14 JPR Report July 2014 Perceptions and experiences of antisemitism among Jews in the UK 13 3 Perceptions of antisemitism The survey explored the question of whether respondents feel antisemitism is a problem in the United Kingdom. As can be seen in Figure 5, respondents were rather split on the issue, with approximately half feeling it is at least a fairly big problem, and the other half feeling that it is not a very big problem or not a problem at all. In general, the clustering around the two middle positions (84% of participants can be found here) suggests that respondents believe antisemitism to be an issue in the UK, but not one that impacts regularly on their day-to-day lives. However, a clear majority of respondents (close to 70%) indicated that antisemitism had increased in the past five years, and over a quarter of respondents said that it had increased a lot. Only a small minority (5%) said that antisemitism in the United Kingdom had decreased in the past five years (see Figure 6). Respondents were also asked about specific antisemitic activities (antisemitic graffiti, the desecration of Jewish cemeteries, vandalism of Jewish buildings and institutions, antisemitism in the media, political life and on the Internet): whether or not each of them constitutes a problem, and whether they perceived them to have increased or decreased in the previous five years. Antisemitism on the Internet and in the media are the two types of antisemitism which are considered to be the most problematic. Almost three-quarters of the respondents indicated that antisemitism on the Internet is a problem, with over a third thinking it is a very big problem. Half of the respondents stated that antisemitism in the media is a problem, and close to a quarter maintained it is a very big problem. Only a small minority (5 %) thought that antisemitism on the Internet and in the media is not a problem at all. Hostility towards Jews in public places, the desecration of Jewish cemeteries and antisemitism in political life were considered a problem by 35% % of the respondents, and about % of the respondents considered these types of antisemitism to be a very big problem. Antisemitic graffiti and the vandalism of Jewish institutions were considered a problem by about one third of the respondents, but only 5% of the respondents considered these activities a very big problem in the UK (Figure 7). Figure 5. Perceptions of antisemitism as a problem in the UK (%) Figure 6. Perceptions of change in antisemitism in the UK in the past five years (%) % 25 % A very big problem A fairly big problem Not a very big problem 5 Not a problem at all Increased a lot Increased a little Stayed the same Decreased a little 4 1 Decreased a lot N=1,468, with 7 respondents (0.5%) answering Don t Know. These cases are excluded from the calculation of percentages. N=1468, with 43 respondents (3%) answering Don t Know. These cases are excluded from the calculation of percentages.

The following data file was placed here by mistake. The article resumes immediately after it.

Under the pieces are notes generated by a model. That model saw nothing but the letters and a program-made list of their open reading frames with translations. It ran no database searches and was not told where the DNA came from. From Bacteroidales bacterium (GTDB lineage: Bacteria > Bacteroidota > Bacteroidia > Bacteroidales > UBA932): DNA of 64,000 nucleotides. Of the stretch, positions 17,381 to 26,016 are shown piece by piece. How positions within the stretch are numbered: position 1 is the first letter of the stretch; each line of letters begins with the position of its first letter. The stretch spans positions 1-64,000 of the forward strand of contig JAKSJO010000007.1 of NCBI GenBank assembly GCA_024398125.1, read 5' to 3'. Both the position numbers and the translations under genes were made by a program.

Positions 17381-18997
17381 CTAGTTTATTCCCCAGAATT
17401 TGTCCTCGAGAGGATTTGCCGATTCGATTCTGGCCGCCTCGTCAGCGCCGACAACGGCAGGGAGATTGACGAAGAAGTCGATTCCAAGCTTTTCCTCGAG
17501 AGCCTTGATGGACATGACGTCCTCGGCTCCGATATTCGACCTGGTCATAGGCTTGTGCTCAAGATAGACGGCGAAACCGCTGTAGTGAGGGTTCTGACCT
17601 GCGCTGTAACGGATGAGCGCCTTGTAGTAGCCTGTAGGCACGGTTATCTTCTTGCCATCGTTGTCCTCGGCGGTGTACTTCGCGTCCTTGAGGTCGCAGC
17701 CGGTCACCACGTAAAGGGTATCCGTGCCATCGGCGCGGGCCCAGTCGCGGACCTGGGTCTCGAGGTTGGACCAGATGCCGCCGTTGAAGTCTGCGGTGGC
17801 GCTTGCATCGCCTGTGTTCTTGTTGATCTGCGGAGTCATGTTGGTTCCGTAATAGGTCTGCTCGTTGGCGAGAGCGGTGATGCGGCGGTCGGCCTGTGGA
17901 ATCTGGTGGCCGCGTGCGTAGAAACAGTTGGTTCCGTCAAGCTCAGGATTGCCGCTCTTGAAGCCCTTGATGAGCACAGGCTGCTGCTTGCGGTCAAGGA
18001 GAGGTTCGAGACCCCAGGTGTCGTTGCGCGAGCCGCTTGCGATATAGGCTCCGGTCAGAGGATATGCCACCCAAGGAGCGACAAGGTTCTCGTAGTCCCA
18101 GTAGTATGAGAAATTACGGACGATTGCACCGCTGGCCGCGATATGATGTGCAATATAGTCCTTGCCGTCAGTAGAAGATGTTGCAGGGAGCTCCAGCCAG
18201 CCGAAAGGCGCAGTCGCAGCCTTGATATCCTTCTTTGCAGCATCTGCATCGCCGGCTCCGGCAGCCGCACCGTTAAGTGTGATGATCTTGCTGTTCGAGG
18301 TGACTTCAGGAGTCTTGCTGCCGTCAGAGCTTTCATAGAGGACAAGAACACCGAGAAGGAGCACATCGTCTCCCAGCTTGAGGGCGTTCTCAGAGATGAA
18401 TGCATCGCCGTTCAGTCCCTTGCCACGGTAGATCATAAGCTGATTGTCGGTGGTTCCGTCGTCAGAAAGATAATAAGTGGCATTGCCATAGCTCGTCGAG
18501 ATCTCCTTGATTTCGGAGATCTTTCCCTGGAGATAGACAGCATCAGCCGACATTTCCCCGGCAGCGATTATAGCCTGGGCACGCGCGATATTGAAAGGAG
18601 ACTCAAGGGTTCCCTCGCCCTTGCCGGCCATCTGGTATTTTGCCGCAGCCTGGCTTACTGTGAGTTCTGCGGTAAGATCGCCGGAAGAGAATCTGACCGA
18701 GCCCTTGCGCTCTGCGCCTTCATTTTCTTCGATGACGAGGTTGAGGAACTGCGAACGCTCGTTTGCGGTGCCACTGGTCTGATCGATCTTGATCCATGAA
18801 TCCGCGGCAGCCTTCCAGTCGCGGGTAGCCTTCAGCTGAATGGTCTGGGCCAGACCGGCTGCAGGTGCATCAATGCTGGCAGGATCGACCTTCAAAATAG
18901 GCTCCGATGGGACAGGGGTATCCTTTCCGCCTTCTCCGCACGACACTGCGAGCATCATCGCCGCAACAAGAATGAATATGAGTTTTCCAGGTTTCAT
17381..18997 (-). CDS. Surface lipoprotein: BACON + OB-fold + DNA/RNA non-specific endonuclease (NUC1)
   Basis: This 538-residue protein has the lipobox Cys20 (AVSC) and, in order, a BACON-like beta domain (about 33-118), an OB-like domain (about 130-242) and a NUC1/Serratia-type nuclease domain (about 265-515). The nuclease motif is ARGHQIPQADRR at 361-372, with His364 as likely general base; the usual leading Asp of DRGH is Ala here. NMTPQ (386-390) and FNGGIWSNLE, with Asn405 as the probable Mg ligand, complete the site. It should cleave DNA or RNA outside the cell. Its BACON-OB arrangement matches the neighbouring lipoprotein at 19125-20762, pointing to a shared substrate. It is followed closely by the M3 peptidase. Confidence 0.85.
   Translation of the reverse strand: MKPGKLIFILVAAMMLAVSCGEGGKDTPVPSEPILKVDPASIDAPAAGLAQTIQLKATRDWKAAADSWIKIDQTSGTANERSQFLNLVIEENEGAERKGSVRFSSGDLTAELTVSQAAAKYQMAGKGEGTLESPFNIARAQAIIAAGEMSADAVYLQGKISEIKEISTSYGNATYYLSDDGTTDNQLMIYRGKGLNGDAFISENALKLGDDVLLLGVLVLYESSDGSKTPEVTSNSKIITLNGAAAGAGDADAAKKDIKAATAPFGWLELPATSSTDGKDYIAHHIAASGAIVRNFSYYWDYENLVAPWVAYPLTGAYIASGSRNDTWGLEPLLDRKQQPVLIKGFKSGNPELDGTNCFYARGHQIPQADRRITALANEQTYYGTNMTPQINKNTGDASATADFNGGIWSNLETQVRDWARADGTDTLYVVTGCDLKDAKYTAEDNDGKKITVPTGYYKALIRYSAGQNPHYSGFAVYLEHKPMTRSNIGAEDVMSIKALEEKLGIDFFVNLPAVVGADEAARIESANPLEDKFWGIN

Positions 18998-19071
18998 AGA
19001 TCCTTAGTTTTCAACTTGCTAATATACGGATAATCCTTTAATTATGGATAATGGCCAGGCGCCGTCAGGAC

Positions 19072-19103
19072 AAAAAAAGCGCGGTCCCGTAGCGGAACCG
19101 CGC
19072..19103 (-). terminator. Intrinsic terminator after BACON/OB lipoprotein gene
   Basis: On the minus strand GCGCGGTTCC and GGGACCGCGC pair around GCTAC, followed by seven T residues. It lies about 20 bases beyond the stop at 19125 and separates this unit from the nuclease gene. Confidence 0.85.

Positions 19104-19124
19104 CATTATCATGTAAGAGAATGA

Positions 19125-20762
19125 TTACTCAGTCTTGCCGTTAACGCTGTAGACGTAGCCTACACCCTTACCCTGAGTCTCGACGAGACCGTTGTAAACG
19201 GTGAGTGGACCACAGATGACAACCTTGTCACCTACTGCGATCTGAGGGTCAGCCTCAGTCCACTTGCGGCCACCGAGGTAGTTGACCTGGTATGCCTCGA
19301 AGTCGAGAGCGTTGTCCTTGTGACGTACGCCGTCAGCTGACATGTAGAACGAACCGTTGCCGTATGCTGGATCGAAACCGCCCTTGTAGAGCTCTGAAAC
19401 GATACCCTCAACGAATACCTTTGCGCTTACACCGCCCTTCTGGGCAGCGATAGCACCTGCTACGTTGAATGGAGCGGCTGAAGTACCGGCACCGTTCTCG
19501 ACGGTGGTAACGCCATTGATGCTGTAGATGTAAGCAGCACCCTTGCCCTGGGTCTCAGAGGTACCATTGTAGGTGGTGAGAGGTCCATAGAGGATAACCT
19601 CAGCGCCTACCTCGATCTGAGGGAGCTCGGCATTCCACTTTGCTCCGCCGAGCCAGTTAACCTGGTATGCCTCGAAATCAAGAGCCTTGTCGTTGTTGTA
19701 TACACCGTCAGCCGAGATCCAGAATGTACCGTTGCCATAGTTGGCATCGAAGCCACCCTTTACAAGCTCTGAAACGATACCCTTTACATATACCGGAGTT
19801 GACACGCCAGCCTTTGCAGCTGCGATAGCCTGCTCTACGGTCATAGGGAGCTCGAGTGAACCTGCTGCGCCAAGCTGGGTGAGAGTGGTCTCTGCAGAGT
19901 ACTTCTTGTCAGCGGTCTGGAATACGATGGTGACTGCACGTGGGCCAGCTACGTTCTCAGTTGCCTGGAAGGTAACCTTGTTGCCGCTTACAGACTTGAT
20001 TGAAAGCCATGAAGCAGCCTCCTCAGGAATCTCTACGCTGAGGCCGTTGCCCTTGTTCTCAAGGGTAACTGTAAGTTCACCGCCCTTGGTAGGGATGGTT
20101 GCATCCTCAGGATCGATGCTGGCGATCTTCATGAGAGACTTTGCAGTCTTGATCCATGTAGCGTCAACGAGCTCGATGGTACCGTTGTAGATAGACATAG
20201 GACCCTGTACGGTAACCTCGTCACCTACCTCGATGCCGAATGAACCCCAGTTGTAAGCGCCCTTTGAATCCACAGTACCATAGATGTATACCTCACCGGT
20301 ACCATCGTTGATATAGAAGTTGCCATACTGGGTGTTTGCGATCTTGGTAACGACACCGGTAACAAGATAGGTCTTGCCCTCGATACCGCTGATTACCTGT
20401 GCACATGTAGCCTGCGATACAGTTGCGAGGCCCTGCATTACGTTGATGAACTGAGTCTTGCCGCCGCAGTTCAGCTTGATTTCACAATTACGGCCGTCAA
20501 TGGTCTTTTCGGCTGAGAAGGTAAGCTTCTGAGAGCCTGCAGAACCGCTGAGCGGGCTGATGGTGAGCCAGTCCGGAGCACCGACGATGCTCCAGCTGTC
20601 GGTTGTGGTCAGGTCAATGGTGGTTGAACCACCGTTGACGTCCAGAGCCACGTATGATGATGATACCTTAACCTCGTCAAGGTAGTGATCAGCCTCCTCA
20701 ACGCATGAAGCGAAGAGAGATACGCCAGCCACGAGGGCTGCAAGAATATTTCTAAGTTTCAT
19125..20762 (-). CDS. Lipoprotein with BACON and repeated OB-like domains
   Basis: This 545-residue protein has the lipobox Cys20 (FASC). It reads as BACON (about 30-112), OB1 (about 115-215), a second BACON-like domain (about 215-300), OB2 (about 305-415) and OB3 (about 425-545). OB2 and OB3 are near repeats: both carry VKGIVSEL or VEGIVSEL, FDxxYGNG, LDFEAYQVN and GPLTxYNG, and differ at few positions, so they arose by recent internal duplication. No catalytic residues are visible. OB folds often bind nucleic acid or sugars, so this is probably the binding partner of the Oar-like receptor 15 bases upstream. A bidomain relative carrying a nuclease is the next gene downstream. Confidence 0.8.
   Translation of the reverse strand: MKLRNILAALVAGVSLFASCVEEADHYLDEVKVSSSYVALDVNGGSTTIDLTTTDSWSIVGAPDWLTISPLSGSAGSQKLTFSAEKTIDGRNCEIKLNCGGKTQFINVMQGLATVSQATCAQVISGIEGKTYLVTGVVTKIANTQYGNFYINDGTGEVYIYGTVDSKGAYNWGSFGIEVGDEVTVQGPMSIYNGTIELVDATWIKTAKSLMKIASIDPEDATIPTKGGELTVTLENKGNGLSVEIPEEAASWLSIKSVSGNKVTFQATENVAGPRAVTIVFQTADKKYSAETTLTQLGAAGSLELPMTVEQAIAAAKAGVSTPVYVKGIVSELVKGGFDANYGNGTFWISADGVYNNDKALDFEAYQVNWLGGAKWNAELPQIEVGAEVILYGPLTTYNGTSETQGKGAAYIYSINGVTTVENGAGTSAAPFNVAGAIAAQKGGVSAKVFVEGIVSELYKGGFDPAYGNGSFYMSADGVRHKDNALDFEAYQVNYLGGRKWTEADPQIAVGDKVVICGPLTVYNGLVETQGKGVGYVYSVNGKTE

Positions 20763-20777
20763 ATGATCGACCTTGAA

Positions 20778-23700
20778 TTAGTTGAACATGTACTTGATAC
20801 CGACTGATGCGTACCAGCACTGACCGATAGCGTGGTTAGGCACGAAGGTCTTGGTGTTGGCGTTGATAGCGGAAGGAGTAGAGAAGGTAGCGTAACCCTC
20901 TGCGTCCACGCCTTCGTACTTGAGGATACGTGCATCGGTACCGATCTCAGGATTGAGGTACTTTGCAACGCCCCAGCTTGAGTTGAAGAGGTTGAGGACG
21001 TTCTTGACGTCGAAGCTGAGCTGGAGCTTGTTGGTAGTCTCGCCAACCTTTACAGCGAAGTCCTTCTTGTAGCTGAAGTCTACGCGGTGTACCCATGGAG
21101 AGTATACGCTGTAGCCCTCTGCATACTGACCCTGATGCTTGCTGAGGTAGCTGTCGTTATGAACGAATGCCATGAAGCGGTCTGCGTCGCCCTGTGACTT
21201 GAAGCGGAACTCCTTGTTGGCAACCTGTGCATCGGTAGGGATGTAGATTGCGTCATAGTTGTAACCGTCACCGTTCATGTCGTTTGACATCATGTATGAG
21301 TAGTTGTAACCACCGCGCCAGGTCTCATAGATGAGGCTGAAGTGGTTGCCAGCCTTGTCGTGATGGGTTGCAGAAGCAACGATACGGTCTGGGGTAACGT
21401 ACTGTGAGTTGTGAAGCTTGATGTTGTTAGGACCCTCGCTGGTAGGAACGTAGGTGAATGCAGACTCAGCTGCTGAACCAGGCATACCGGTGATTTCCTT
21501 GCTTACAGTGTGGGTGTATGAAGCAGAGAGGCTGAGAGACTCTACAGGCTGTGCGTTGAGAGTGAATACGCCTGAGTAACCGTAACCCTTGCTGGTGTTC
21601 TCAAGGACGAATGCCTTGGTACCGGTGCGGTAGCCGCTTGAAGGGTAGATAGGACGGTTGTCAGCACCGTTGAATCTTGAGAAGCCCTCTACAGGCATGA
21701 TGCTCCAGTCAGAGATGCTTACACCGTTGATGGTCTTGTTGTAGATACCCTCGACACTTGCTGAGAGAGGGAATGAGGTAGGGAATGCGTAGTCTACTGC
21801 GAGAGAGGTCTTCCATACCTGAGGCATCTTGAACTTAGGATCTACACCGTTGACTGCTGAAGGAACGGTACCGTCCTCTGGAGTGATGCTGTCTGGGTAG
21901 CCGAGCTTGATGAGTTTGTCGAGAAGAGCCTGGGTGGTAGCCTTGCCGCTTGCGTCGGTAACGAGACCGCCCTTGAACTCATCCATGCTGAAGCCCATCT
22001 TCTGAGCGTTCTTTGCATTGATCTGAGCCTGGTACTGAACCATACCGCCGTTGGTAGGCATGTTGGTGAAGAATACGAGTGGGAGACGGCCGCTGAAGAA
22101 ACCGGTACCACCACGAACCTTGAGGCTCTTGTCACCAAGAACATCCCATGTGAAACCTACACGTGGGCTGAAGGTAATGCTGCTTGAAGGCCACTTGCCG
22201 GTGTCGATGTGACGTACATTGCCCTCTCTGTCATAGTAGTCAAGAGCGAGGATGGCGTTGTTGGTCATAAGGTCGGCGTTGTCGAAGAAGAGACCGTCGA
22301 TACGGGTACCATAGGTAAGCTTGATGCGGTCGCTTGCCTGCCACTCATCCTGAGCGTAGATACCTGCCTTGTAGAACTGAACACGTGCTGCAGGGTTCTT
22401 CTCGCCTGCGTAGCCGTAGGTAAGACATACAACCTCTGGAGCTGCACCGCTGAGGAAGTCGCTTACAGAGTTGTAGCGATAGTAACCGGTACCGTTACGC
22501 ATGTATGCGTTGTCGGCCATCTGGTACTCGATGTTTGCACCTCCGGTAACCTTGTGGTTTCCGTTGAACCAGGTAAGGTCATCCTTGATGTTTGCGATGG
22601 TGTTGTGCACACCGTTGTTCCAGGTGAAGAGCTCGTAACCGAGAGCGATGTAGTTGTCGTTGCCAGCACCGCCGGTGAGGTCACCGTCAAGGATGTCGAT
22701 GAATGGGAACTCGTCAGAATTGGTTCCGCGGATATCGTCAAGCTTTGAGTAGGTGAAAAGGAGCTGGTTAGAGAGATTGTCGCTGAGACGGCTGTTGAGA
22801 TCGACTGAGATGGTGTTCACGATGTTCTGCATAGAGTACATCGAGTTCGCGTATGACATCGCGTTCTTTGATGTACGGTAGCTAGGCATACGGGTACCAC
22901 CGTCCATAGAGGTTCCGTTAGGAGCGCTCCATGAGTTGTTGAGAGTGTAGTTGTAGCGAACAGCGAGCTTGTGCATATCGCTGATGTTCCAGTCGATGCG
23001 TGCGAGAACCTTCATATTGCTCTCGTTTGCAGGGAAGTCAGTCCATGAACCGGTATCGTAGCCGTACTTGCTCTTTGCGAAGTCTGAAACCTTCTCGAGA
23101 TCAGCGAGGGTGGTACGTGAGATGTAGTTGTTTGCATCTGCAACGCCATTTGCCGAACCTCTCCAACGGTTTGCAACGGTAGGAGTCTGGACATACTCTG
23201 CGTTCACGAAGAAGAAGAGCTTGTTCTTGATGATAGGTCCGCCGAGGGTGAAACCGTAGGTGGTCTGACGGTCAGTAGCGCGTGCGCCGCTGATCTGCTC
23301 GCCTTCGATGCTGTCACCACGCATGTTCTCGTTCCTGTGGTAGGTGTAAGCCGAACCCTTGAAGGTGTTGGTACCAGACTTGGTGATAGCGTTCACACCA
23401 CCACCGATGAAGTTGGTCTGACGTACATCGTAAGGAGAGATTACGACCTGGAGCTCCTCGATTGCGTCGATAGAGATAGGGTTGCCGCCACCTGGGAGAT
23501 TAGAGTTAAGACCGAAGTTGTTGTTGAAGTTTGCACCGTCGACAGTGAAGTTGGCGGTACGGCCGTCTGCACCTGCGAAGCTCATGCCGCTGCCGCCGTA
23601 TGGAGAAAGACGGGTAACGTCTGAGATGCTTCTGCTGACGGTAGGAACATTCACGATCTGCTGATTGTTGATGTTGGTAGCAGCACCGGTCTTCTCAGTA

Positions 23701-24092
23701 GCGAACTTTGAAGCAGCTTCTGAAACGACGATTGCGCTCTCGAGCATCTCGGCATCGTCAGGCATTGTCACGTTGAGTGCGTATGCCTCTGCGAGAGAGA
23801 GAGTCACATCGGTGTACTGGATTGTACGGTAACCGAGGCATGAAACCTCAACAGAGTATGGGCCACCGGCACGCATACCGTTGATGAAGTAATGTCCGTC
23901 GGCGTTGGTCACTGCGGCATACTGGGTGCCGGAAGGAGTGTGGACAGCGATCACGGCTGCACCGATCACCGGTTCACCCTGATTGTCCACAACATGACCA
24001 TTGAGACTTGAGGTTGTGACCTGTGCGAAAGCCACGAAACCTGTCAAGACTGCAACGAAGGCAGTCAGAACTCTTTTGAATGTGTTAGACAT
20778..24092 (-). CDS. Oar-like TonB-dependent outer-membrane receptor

15 14 JPR Report July 2014 Perceptions and experiences of antisemitism among Jews in the UK Figure 7. Perceptions of the extent to which specific manifestations of antisemitism are a problem in the UK, if at all (%) A very big problem A fairly big problem Not a very big problem Not a problem at all Antisemitism on the Internet Antisemitism in the media Desecration of Jewish cemeteries Antisemitism in politics Hostility towards Jews in public Vandalism of Jewish buildings Antisemitic graffiti N=1,468. Respondents answering Don t Know are excluded from the calculation of percentages. The two types of antisemitism which were considered to be the most problematic antisemitism on the Internet and in the media were also perceived as having increased in the past five years by the largest proportions of the respondents. About three-quarters of respondents thought that antisemitism on the Internet had increased in the past five years, and close to a half thought that it had increased a lot. Over 50% of the respondents thought that antisemitism in the media had increased, and a quarter thought that it had increased a lot. Only 2 5% of respondents thought that antisemitism on the Internet and in the media had decreased. Over half of all respondents thought that hostility towards Jews in public places had increased in the past five years, and about % thought that there was an increase in antisemitic graffiti, the desecration of Jewish cemeteries, vandalism of Jewish buildings and institutions and in antisemitism in political life (see Figure 8). When examining these percentages, it is important to locate them in the context of respondents views of other societal problems. Doing this enables analysts and commentators to draw important comparisons between respondents perceptions of antisemitism and other broader issues, thereby allowing them to make greater sense of the findings. Indeed, examining these data, it quickly becomes apparent that antisemitism is not the only issue that worries Jews in Britain, and that there are other social and economic problems which are regarded as more problematic than antisemitism by a large proportion of respondents. Indeed, the proportion of the respondents who thought that the state of the economy and unemployment were very big or fairly big problems in the United Kingdom (90%-0%) was nearly twice as high as the proportion of the respondents who thought that antisemitism was a very big or a fairly big problem. In fact, compared to the other issues examined, antisemitism, along with religious intolerance and government corruption, are three social issues that are defined as a problem by the smallest proportions of respondents. Interestingly, racism in general was perceived to be a problem by a significantly larger proportion of the respondents than antisemitism in particular. However, respondents gave a different assessment to the question of whether levels of racism and antisemitism had changed over the past five years: where 20% of respondents said that racism had increased a lot over this time frame, 30% said this in relation to antisemitism. Furthermore, 15% of respondents said that racism had decreased, but only 5% said this in relation to antisemitism (results not shown graphically).